Hōkūleʻa Moʻolelo: Tava Taupu
As Hōkūleʻa re-enters the Polynesian Triangle on the last legs of her Worldwide Voyage, we take a moment to celebrate earlier voyages and the crew who helped her find her way. Hōkūleʻa is currently in Nuku Hiva, the birthplace of veteran voyager Tava Taupu. The original version of this profile was written by crewmember and documenter Sam Low as he voyaged with Tava from Hawaiʻi to Tahiti in 2000.
On April 6, 1945, Tava was born in Taiohaʻe on Nuku Hiva, Marquesas Islands. His father tended cattle in the mountains above his home and he captained an interisland trading vessel. He also built canoes for fishing and sailing, and he taught Tava the art of seafaring and carving.
As a young man, Tava went to Tahiti to learn to carve wooden tiʻi (sculpted figures called kiʻi in Hawaii) from his uncle Joseph Kimitete. Papeʻete, the capital, was a place where young Tahitians liked to rough up boys from the outlying islands, so Tava learned to box.
Boxing changed his physical habits – when others his age would turn to drinking and smoking, Tava turned to training. “When I went boxing, I got proud,” he recalls. “I was amateur, six rounds. I exercise, forget kid stuff.” What Tava doesn’t tell you is that he boxed so well he earned the title of lightweight champion of French Polynesia.
“I first learned about Tava’s boxing when I was on a voyage with him in 1980,” recalls Kālepa Baybayan. “We were going to go out on the town and Tava began to get dressed up. Then he stood in front of the mirror and began shadowboxing. It was scary. I always knew him as an extremely gentle person, and now I was seeing his wild side. Wherever we went, he was like a superstar. People came up to talk to him. I was surprised how many people knew him in Papeʻete.”
In 1970 Tava came to Hawaiʻi on a visa arranged by Kimitete’s son. He worked at the Polynesian Cultural Center in Lāʻie, building traditional houses and carving tiʻi – in general, carrying on the traditional arts of the Marquesas. In 1975, he saw Hōkūleʻa for the first time.
“When I saw Hōkūleʻa, I think ‘what is this big canoe?’ I never see big canoe like this in the Marquesas. We have 30-foot canoes with outriggers, single canoe, not double canoes. I am excited. It all comes back to me – my ancestors. I feel my ancestors all around me. I wonder how they sail this canoe? How they survive on the ocean? Right after seeing her, I began to work on her. I work at my job all week and go spend weekends working on the canoe.”
In 1975, Tava sailed on Hōkūleʻa interisland. Later he learned from Mau Piailug how to build canoes in the traditional Satawal Island way, with sennit for lashing and coconut husk and breadfruit sap for caulking. At about the same time, he met Nainoa, who was just beginning to study the stars.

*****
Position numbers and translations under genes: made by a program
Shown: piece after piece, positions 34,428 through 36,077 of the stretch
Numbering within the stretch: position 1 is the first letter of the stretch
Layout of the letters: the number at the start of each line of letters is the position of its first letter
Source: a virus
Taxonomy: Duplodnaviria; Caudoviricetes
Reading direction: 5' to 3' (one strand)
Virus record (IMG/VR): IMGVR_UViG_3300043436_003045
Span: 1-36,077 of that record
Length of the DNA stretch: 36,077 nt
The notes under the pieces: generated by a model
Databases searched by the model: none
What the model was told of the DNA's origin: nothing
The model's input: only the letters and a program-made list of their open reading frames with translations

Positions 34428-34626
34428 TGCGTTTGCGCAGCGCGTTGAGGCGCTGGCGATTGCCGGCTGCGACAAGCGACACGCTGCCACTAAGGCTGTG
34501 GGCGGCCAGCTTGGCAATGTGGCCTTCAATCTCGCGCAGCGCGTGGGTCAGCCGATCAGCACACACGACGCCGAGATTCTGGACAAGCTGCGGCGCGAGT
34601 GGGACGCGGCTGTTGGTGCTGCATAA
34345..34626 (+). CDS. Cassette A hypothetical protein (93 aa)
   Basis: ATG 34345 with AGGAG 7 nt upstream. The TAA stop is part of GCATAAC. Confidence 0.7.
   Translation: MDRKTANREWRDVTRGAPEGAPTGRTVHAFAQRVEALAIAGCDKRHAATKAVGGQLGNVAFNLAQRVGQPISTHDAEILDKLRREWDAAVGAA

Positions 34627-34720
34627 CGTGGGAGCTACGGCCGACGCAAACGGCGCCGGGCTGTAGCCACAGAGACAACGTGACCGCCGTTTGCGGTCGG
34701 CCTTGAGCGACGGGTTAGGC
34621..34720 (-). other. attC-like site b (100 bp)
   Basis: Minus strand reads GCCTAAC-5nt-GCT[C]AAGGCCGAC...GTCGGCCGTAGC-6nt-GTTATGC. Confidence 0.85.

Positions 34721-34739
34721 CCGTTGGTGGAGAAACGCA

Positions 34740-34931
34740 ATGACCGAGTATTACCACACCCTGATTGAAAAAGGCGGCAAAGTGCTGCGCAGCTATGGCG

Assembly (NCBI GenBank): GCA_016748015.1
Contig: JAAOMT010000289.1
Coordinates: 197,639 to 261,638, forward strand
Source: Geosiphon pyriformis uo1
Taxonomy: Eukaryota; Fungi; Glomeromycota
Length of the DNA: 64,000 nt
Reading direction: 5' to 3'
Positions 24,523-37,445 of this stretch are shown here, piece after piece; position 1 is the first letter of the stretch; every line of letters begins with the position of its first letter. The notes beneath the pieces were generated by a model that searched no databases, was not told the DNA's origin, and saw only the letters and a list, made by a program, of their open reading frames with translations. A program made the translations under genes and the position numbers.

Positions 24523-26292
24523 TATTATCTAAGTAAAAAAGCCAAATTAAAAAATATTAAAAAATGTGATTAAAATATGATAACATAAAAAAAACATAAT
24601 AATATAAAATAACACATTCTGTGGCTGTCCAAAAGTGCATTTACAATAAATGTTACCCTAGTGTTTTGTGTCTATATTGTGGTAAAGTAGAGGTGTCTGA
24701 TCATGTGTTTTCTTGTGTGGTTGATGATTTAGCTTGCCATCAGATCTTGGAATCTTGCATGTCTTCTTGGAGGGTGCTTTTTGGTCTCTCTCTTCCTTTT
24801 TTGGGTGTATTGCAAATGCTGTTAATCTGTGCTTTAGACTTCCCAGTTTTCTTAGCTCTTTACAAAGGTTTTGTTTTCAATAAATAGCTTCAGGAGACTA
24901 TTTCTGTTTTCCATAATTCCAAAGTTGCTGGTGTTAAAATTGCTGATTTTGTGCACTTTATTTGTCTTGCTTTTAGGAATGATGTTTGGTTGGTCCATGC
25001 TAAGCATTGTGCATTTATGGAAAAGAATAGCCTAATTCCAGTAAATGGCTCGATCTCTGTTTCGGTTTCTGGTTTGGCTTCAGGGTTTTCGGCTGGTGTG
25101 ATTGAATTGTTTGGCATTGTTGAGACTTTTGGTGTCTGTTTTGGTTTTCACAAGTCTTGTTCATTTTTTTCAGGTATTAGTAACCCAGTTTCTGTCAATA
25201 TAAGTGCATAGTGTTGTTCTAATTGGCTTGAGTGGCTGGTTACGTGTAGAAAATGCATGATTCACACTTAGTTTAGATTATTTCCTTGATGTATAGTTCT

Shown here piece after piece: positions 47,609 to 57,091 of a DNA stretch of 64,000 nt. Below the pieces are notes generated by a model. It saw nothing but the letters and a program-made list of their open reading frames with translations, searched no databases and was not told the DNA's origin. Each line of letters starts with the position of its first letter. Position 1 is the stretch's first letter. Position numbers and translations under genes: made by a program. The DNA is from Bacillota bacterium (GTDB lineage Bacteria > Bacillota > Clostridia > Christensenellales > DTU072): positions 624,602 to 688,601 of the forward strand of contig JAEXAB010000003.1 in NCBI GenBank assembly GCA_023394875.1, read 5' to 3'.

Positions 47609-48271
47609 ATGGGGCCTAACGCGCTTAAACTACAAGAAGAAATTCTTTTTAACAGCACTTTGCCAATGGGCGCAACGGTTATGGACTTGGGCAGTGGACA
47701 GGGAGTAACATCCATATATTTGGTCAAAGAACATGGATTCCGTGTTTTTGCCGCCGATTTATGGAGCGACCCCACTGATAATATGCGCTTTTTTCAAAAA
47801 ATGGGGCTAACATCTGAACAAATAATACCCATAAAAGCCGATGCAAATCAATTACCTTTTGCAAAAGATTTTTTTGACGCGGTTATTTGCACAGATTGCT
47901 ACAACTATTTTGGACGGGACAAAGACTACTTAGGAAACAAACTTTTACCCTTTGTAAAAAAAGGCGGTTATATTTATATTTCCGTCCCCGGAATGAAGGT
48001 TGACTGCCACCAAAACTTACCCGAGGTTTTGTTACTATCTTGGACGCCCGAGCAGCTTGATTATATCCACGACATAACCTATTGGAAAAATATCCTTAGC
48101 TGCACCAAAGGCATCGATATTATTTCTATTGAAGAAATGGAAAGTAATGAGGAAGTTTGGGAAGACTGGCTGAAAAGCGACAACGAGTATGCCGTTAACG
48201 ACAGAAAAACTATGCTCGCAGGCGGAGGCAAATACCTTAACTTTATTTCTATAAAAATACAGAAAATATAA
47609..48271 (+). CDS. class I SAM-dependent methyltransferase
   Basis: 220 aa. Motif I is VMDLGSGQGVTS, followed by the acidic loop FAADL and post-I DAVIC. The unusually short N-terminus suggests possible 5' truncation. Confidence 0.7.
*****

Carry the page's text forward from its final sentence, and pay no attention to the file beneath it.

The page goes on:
“I met Nainoa at Ala Wai. He is a very quiet guy because there is something he is learning by himself – the stars. I see him looking at the sky. I never know what he is looking at. ‘What you looking?’ I ask. He say, ‘I looking at stars. I learning navigation, to be a navigator.’
Since meeting Nainoa and beginning to voyage aboard Hōkūleʻa, Tava has sailed tens of thousands of miles aboard the canoe. “I always ask Tava to come with me,” Nainoa says. “Tava loves the canoe and what it stands for. He gives the canoe his life, and the canoe gives him her life. Tava takes care of me while I am at sea and he provides a net of security around the entire crew. He makes it comfortable for me to concentrate on navigation.”
During one voyage, an important piece of equipment went overboard, and Nainoa impulsively went in after it. When he finally got back on board, he was shivering uncontrollably – near hypothermia. “I was just sitting there on deck unable to get warm and Tava came up from behind me and hugged me,” Nainoa recalls. “He shared his warmth so his friend would not be cold.”
It was surely the warm, caring side of Tava that his wife Cheryl saw in 1980 when they first met. Tava and Cheryl have two children – Rio and Helena. Tava worked many years for the National Park Service at Puʻuhonua o Hōnaunau, as a cultural expert, demonstrating woodcarving and canoe making. Today he is retired from the Park but continues to carve.
In 2000, when I interviewed Tava on the canoe as we voyaged from Tahiti to Hawaii he told me “It’s time for retirement. I am 55 years old. I like to see my wife on the land. I like to build my house now. I am excited.”
Over the years, Tava had become so integral to Hōkūleʻa that to see her without him standing on her deck at the forward manu, dressed in his bright red malo would be like seeing the canoe with only one mast – or with some other key part of her missing.
“I come on the canoe when I am young,” he told me, “and now I am looking – ʻMaybe some of the young people are like me?’. It’s time to leave the canoe, so the young people can learn. You have to learn to sail by hand – how to steer, how to trice, how to look at other people, how to behave. The canoe’s mana means all the crew take care of the canoe and the canoe take care of the crew. The canoe take you all the way home.”
For a number of years Tava did stay ashore, but the lure of the Mālama Honua voyage called him out of retirement to sail aboard Hōkūle’a’s sister canoe, Hikianalia, from Hawaii to Tahiti and on to Samoa in 2014. And now, at the age of 72, he is aboard Hikianalia on the way to Tahiti to greet Hōkūleʻa when she arrives there prior to setting out for her return to Hawaii.
Will he retire after that? All bets are off!
The above moʻolelo was adapted by Hōkūleʻa crewmember and documenter Sam Low from his book – Hawaiki Rising, Hokule’a, Nainoa Thompson and the Hawaiian Renaissance.